Black Fire Brigade Celebrates First EMT Class

The inaugural class


A Chicago first happened this Black History Month. On Saturday, February 9th, the Black Fire Brigade graduated its first inaugural EMT class.

Lt. Quention “Que” Curtis founded the Black Fire Brigade as a place for Black firefighters to find fellowship and to mentor young Black people interested in joining the department. Curtis spent more than 30 years working for the Chicago Fire Department and had grown frustrated from watching the department’s racist hiring practices that led to almost $100 million in lawsuits in the past decade. He decided to create a space for retired, current, and prospective Black firefighters to engage with and train each other.

After a long career as a firefighter, and dedicating hours to building his new organization, Curtis finally witnessed the fruits of his labor with a class of over 20 young Black people graduating from the training center.

“The Black Fire Brigade’s vision was to have a place for mentoring, support, training, historical remembrance, and a community for firefighters, EMS personnel, and the next generation of leaders,” said Ald. Derrick Curtis (18) to a room of approximately 200. The Black Fire Brigade is located in Ald. Curtis’ ward, at 8404 S. Kedzie, in the Ashburn community.

Other political heavyweights such as State Representative Mary Flowers, Alderman David Moore, and City Clerk Anna M. Valencia all expressed their support to the newly graduated EMTs.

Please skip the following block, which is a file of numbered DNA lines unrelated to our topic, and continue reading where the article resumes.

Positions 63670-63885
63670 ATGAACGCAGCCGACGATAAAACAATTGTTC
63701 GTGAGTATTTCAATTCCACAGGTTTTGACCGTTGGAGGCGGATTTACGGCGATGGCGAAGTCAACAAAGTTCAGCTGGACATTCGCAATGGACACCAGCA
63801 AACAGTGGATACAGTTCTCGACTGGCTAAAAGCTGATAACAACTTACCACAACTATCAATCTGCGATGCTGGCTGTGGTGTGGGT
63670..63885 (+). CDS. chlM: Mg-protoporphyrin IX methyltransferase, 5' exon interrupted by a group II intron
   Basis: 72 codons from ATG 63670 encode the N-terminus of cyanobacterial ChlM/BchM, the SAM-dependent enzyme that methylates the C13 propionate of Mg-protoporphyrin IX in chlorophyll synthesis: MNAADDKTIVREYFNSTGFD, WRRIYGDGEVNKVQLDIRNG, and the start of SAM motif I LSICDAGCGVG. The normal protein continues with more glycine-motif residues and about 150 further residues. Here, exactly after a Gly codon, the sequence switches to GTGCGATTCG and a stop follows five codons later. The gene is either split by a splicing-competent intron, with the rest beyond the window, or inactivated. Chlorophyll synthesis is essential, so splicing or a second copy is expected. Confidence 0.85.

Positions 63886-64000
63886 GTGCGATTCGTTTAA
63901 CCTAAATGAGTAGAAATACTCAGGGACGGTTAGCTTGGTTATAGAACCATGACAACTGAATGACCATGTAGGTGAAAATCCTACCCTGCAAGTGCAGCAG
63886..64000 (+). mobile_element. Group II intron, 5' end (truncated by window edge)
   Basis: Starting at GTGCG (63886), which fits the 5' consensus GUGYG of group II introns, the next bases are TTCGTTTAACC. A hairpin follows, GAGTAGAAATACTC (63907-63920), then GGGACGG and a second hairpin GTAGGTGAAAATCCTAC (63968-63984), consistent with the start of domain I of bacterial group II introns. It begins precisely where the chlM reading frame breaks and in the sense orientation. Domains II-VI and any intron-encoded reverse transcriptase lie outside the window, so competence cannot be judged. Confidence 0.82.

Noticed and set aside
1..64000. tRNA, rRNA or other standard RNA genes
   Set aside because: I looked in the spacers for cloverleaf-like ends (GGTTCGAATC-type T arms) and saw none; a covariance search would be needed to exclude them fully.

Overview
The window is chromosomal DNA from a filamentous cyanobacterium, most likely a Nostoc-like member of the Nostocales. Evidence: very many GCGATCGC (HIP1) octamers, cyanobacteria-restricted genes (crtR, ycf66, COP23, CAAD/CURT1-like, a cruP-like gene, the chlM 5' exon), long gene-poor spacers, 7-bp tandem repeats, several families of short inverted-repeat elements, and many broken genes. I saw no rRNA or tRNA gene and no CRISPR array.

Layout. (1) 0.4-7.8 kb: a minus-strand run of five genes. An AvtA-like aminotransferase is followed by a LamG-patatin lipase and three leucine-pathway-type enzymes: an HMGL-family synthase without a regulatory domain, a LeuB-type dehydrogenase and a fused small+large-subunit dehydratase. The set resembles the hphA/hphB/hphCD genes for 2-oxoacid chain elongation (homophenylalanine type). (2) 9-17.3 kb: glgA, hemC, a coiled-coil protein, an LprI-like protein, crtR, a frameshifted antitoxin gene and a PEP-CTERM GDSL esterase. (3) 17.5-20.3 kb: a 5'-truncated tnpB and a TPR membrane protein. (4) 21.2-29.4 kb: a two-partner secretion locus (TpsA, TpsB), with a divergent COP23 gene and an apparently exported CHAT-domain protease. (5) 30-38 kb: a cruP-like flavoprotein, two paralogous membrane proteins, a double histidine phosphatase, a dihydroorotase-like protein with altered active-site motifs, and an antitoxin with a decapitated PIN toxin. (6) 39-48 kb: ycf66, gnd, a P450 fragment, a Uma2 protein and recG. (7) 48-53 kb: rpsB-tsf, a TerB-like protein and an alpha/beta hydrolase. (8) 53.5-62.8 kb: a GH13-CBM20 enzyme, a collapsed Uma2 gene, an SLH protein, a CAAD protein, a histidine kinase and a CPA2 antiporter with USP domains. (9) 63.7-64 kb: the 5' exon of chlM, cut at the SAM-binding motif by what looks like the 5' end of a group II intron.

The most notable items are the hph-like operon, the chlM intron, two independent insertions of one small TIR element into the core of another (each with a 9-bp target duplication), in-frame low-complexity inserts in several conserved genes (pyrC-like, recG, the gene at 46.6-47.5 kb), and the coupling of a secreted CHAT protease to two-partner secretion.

“…if you’re having problems as you move on, you call your alderman and State Rep and tell us about the opportunities that you should be getting,” announced Ald. Moore. “I promise you, that if nobody else will, I will help you knock down those walls.”

All throughout the ceremony, former firefighters imparted wisdom to the inaugural class; politicians boosted the effort echoing their support. The festive occasion doubled as a teaching moment for graduates. Many acknowledged that the city is in need of more firefighters; but more importantly, they emphasized the journey and plight of Chicago’s  Black firefighters.


Ald. Curtis sponsored an ordinance that awarded the Black Fire Brigade a donated fire engine to use for training. Lt. Lewis said he named the fire engine “Engine 21,” in honor of the first Black fire company in Chicago.  Morris Davis provided another historical marker of the event. Davis, a firefighter for 38 years and the founder of the African-American Firefighter Museum, told the story of his most dangerous rescue.


“Believe in yourself and you’re going to make it,” Davis told graduates.


Terri Winston gave the ceremony’s keynote speech before graduates were called up to receive their EMT certificates. For 10 minutes, Winston painted the pictures of how the Black Fire Brigade originated.  She enthusiastically described Lt. Curtis’s ability to “lean on faith,” and her fear when presented with the task of fundraising money for the organization.


Winston shouted, “Now running a magazine? I can do that. But raising money for young people to be trained by us? I don’t know about this Que.”


Well, it turns out their hard work paid off. This Black History Month, Chicago can say it is the only city in the nation to graduate an EMT class from a Black Fire Brigade.

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